Many years later, in the book Secretaries of Death by Lore Shelley, Stroumsa found out, along with some biographical information, who the SS judge was: SS Unterscharführer Klaus Dylewski.
“Dylewski was responsible for the murder of prisoners at Block 11, and also took part at the ‘selektion’ at the train platform. He was arrested on April 1959 and sentenced to imprisonment by the Frankfurt court. But he saved my life by sending me back to my work.” (p. 80)
What about the Gas Chambers?
In the main text of the book, Stroumsa does not give any information on the gas chambers. Only in the appendix does he give the testimony of a friend, Hazan Saul, who claims to have worked in the Sonderkommando. Starting on page 143, we read the following:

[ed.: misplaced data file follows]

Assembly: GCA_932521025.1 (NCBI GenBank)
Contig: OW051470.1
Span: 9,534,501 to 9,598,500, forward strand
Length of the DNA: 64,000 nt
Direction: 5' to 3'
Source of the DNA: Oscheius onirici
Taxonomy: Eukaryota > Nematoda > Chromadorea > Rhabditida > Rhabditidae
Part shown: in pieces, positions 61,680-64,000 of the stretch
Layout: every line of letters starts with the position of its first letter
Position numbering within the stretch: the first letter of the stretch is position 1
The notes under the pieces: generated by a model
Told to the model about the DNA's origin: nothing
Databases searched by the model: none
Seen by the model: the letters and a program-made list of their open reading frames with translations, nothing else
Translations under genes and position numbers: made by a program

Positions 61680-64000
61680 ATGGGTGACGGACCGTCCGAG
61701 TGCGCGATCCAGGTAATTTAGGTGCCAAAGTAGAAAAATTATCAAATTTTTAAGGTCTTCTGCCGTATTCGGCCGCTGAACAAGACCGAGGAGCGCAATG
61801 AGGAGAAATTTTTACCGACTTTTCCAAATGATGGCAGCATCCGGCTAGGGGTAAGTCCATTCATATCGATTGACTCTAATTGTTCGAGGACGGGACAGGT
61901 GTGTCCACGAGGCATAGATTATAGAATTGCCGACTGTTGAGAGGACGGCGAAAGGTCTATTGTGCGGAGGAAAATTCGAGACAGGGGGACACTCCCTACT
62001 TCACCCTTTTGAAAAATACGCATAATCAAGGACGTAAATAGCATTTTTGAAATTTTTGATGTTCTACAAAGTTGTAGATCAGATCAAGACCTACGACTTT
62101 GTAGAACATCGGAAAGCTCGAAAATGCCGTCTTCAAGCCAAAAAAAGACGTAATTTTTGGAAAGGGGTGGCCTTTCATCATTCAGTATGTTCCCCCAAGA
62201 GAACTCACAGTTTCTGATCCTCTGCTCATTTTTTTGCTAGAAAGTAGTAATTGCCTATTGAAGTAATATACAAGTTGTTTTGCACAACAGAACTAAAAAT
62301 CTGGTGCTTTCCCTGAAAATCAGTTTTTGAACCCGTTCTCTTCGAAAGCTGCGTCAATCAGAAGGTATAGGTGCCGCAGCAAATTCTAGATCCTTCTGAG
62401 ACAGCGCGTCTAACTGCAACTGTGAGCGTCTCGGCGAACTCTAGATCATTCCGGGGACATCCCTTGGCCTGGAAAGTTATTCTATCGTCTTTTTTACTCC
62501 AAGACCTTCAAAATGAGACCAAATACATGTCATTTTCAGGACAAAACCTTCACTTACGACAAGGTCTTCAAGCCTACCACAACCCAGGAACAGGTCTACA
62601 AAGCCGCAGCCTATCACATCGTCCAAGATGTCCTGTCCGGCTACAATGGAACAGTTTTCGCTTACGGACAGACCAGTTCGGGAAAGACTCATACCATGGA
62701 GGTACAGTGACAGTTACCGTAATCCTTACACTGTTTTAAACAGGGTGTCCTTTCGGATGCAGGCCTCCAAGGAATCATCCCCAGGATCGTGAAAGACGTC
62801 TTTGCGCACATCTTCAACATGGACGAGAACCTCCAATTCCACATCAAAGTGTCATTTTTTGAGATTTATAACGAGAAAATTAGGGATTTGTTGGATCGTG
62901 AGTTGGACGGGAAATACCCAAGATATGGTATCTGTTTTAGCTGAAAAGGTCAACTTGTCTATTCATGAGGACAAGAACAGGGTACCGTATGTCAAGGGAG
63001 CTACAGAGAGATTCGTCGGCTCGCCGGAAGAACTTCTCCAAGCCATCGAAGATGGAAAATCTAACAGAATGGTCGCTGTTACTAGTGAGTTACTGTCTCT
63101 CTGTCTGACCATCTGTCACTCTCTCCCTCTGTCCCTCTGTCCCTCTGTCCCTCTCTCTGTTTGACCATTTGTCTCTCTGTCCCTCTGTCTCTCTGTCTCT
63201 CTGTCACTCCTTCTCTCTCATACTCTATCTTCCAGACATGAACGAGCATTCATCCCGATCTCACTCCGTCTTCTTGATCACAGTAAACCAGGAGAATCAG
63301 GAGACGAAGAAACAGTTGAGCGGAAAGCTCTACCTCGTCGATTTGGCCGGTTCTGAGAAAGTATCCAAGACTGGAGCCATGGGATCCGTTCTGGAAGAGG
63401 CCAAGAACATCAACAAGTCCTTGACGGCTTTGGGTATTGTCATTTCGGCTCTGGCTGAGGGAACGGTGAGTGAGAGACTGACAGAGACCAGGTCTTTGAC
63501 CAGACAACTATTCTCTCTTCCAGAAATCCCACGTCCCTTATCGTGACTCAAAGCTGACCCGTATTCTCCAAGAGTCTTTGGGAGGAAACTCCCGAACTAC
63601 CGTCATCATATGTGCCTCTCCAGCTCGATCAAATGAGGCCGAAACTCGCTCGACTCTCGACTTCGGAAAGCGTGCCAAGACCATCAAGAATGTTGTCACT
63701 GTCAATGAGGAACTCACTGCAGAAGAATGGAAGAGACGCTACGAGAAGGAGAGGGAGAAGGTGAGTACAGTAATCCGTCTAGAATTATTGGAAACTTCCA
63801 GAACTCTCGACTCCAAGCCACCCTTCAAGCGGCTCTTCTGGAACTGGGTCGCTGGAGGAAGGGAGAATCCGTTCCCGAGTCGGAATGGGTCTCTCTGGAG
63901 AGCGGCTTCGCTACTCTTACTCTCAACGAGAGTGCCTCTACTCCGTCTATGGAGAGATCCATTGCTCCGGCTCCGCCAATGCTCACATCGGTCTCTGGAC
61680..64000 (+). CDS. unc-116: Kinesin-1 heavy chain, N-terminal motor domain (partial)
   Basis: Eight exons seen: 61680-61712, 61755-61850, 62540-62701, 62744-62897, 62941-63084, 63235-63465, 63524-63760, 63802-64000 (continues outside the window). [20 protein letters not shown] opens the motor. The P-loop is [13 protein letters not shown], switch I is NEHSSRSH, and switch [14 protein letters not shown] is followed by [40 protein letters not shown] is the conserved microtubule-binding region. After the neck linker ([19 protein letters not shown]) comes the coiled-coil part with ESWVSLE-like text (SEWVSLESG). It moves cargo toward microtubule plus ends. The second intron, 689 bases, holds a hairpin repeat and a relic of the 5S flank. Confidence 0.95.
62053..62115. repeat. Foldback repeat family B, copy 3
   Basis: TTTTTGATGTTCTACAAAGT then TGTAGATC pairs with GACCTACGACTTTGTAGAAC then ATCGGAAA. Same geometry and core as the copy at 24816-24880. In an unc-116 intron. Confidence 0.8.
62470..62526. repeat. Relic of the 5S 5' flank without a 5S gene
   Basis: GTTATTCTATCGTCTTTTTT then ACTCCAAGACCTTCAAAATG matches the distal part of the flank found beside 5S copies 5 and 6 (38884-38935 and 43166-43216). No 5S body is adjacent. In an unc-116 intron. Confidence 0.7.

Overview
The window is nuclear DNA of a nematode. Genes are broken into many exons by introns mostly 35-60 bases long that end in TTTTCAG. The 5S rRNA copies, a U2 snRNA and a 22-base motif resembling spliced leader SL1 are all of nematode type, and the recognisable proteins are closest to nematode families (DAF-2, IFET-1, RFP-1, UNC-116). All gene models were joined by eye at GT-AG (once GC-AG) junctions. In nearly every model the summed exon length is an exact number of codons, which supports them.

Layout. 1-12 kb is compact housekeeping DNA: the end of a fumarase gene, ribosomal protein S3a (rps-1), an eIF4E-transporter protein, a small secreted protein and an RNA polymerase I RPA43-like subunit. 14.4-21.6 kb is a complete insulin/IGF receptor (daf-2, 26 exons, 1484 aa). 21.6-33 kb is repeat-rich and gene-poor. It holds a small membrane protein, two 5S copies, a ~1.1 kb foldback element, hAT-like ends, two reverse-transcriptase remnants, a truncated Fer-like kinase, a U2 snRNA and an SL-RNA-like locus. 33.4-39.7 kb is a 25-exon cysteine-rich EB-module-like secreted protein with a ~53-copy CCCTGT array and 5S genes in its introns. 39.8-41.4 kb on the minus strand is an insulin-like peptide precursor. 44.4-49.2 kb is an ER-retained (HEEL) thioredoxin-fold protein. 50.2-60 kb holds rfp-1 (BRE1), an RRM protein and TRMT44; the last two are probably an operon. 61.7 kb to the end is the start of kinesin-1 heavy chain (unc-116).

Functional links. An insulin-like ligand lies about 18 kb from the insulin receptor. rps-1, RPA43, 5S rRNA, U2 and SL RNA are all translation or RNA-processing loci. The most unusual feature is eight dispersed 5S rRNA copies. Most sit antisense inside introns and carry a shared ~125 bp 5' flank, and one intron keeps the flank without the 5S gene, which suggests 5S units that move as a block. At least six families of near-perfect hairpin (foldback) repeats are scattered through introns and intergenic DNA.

“When the Jews disembarked from the train, after the first selection, they took those soon to die into the gas room, which could take in around 3,000 people. Inside along the walls there were benches, and above them hangers, and above each hanger a number. They were told to undress and hang their clothes, and remember the number where each had hung his things. In the ceiling they could see the shower heads, in order to have the illusion that soon water would come out. As soon as the room was full, the doors were hermetically closed. An SS man came on a motorcycle bringing two cans of Cyclon. He put on a mask, opened the cans, and poured the content through two openings. One or two skylights allowed him to see into the room to observe the procedure that lasted around half an hour. Finally, they opened the door and turned on special fans to remove the poisonous gasses.”